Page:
Onion haters. You probably know at least one, or maybe you are one. Onion-phobia seems to be one of the most common food aversions out there. I often overhear the request "no onions" when I'm dining out -- they get excluded from burgers, segregated from sandwiches, and picked off pizza.
Little do these poor souls know that onions (along with their deliciously pungent and seemingly less despised cousin garlic) are the basis for practically every single dish they consume, be it at a restaurant or in someone's home. Stocks, sauces, risotto, curries, stews, stir-fries -- indeed, a large percentage of dishes from almost every culture contain onions, or garlic, leeks, scallions, shallots, or even ramps, that newest, trendiest member of the allium family that's turning up at farm-to-table restaurants everywhere.
Besides contributing so much Magical Deliciousness® to the culinary world, the allium family has also long been recognized for its health benefits. In addition to being used in Eastern medicine to treat coughs and bacterial infections, modern studies have shown they may be useful in preventing cardiovascular disease, particularly because they reduce the risk of developing blood clots. They've also shown to be effective in the prevention of stomach cancer and can even improve lung function, especially in persons with asthma. The World Health Organization supports use of onions to treat poor appetite; I don't know about you, but the smell of sautéing onions always gets my salivary glands going.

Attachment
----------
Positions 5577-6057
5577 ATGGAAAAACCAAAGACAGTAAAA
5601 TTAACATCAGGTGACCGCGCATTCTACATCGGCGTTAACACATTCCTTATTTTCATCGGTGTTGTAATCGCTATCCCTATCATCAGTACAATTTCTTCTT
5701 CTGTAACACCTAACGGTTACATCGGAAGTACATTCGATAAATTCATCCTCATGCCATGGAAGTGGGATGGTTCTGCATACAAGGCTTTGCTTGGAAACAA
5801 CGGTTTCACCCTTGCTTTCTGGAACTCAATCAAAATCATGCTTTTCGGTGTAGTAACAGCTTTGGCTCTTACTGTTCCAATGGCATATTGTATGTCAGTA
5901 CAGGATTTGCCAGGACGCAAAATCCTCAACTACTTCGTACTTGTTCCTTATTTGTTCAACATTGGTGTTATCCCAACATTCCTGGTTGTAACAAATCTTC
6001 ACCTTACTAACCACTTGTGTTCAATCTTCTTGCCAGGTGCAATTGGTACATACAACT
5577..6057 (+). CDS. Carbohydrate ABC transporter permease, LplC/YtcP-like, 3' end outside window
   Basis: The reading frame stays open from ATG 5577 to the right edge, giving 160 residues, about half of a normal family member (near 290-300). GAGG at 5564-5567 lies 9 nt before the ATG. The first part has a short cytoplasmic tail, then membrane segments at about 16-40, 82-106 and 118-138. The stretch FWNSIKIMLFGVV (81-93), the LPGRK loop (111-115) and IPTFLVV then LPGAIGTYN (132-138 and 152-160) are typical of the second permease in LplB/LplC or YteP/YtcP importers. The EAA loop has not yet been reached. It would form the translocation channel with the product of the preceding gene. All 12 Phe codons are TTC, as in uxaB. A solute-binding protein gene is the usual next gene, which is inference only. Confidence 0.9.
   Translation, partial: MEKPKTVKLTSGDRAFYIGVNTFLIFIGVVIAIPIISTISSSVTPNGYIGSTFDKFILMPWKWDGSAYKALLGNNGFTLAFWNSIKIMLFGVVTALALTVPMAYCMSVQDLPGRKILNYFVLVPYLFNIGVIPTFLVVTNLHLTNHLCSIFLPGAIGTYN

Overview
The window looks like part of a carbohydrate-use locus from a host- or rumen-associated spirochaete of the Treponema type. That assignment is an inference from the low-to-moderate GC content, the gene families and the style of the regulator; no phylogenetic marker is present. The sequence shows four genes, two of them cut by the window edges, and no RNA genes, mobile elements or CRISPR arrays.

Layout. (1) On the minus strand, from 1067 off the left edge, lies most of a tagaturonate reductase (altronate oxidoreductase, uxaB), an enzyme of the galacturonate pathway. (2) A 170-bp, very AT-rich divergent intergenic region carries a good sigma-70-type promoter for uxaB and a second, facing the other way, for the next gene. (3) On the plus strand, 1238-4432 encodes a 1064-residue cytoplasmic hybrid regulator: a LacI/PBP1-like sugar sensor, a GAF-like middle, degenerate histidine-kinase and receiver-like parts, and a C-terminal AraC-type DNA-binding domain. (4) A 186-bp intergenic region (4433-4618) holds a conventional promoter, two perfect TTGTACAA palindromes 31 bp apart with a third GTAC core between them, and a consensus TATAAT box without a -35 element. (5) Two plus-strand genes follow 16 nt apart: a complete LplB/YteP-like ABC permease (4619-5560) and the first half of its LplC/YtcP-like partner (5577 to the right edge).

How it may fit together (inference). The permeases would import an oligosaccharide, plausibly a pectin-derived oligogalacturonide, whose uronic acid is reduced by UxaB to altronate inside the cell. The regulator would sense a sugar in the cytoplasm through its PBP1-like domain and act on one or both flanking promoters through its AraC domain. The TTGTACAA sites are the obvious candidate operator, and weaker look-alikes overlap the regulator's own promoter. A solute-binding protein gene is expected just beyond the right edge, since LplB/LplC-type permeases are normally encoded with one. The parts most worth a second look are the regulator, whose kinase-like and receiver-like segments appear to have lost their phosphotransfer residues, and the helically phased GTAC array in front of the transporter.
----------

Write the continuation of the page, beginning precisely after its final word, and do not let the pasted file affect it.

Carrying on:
While they usually serve a subordinate role, we shouldn't forget that they're perfectly suited to a starring role once in a while. (French onion soup, anyone?) And much to the chagrin of the people who have to converse with me face-to-face, I discovered a tasty dish that puts these members of the lily family in the spotlight: the No Smoochies pie at Pizza Lounge. Yes, the name is really stupid, but the combination of sautéed yellow and raw red onions, roasted garlic and leeks (plus some artichoke hearts for good measure) is worth the number it does on my breath. The mixture of fresh and cooked species gives the pie a rich array of flavors that pingpong around in your mouth: sweet, pungent, sharp, spicy, all brought together with hot gooey mozzarella and a better-than-most crisp, airy crust.
This pizza doesn't need pepperoni or sausage or -- gasp -- even bacon. It needs only a sprinkling of red pepper flakes to up the spice to sinus-clearing levels, and maybe a beer -- I like a nice brown ale -- to wash it down. Although they (unfortunately) don't deliver anymore, Pizza Lounge is open till 3 a.m. most nights to fulfill your veggie pizza needs. (And if you're one of those poor souls so averse to the glorious onion, they have plenty of other plant-centric options, including the aptly named Nickel Bag topped with a veritable shit-ton of baby spinach and broccoli. There's even vegan Daiya cheese available.)
Just don't forget the mouthwash afterward.